[JURIST] More than 100 congressmen on Thursday backed a proposal for a constitutional amendment that would protect more religious expression on public property. The steps are being taken to reverse the holding in McCreary County v. ACLU of Kentucky [opinion; JURIST report] in which the US Supreme Court ruled that the Ten Commandments cannot be displayed in courthouses. Representative Ernest Istook (R-OK) [official website] and Sanford Bishop (D-GA) announced [press release] the so-called Religious Freedom Amendment, backed by 104 Republicans and 5 Democrats in the House, reading as follows:
To secure the people's right to acknowledge God according to the dictates of conscience:The proposed amendment, Thursday's House measure to cut federal funding for development projects involving the seizure of private property [JURIST report], and the recent judicial review legislation prompted by the Terri Schiavo case [JURIST report] highlight a growing discontent among conservatives with regard to the actions of the federal judiciary. CNS has more.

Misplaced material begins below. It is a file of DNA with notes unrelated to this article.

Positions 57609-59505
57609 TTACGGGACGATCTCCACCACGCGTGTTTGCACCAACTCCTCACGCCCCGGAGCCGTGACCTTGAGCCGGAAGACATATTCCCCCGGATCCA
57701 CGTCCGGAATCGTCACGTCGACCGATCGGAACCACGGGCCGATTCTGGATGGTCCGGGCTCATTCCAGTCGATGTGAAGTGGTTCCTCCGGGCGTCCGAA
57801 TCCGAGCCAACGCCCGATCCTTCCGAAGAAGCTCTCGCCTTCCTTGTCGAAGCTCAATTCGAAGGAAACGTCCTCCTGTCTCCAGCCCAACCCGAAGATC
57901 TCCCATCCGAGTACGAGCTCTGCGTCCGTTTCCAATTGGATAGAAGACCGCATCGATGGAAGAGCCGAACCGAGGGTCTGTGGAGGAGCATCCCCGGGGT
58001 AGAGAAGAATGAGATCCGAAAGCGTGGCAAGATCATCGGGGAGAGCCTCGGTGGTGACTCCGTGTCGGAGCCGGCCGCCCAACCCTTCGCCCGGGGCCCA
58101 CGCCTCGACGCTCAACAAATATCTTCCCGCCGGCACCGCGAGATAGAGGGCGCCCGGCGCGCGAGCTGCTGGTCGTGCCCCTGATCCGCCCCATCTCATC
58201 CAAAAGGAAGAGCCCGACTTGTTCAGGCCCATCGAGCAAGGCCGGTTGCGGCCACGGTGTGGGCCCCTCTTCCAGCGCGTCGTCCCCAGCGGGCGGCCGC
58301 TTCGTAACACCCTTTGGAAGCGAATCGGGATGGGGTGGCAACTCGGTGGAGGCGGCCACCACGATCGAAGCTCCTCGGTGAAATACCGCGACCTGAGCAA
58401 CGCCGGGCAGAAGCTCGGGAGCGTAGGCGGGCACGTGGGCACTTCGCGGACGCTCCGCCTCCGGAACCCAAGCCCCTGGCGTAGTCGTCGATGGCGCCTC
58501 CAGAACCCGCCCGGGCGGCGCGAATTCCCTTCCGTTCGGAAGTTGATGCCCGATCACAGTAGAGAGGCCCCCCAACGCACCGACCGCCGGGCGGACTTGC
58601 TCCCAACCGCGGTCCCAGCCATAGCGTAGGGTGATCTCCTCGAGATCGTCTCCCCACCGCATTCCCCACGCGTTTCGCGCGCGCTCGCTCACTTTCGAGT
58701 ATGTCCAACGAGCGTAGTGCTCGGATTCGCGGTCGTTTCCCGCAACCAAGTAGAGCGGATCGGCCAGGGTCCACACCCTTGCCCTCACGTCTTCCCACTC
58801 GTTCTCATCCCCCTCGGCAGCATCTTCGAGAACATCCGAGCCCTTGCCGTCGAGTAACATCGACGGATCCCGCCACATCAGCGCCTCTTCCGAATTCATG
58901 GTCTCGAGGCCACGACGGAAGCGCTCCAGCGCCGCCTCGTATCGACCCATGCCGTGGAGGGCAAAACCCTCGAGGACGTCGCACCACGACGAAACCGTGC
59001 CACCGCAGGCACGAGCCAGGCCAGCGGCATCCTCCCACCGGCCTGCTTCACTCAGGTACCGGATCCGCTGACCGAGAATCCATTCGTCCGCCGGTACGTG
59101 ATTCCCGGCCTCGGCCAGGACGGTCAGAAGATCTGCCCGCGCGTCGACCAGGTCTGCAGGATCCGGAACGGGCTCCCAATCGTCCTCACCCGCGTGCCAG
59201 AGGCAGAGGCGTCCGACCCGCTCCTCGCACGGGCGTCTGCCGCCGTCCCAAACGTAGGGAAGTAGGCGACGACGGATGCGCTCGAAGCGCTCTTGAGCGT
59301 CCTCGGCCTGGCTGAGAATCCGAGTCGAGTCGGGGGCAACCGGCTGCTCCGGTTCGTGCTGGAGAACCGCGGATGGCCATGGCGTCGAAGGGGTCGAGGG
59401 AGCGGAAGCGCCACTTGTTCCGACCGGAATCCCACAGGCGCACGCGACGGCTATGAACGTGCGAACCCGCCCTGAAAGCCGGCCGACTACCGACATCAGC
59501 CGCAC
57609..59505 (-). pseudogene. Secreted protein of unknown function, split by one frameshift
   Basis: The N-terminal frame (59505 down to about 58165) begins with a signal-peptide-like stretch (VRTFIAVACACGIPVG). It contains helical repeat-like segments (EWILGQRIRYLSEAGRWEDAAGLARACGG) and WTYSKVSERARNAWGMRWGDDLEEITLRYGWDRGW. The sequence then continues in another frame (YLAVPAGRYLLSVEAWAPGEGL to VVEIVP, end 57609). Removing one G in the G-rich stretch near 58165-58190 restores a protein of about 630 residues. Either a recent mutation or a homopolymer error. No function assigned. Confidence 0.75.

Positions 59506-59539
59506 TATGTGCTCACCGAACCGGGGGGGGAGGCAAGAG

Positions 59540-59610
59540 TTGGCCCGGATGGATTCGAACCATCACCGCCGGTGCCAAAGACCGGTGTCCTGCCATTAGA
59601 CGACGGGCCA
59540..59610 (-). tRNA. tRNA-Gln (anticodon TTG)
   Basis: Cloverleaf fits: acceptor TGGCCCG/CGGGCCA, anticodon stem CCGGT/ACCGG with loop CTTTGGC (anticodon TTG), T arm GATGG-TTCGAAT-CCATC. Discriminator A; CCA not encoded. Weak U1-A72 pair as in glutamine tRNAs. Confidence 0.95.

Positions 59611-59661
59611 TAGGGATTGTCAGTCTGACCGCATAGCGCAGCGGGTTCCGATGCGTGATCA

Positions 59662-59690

--The people retain the right to pray and to recognize their religious beliefs, heritage, and traditions on public property, including schools.
--The United States and the States shall not establish any official religion nor require any person to join in prayer or religious activity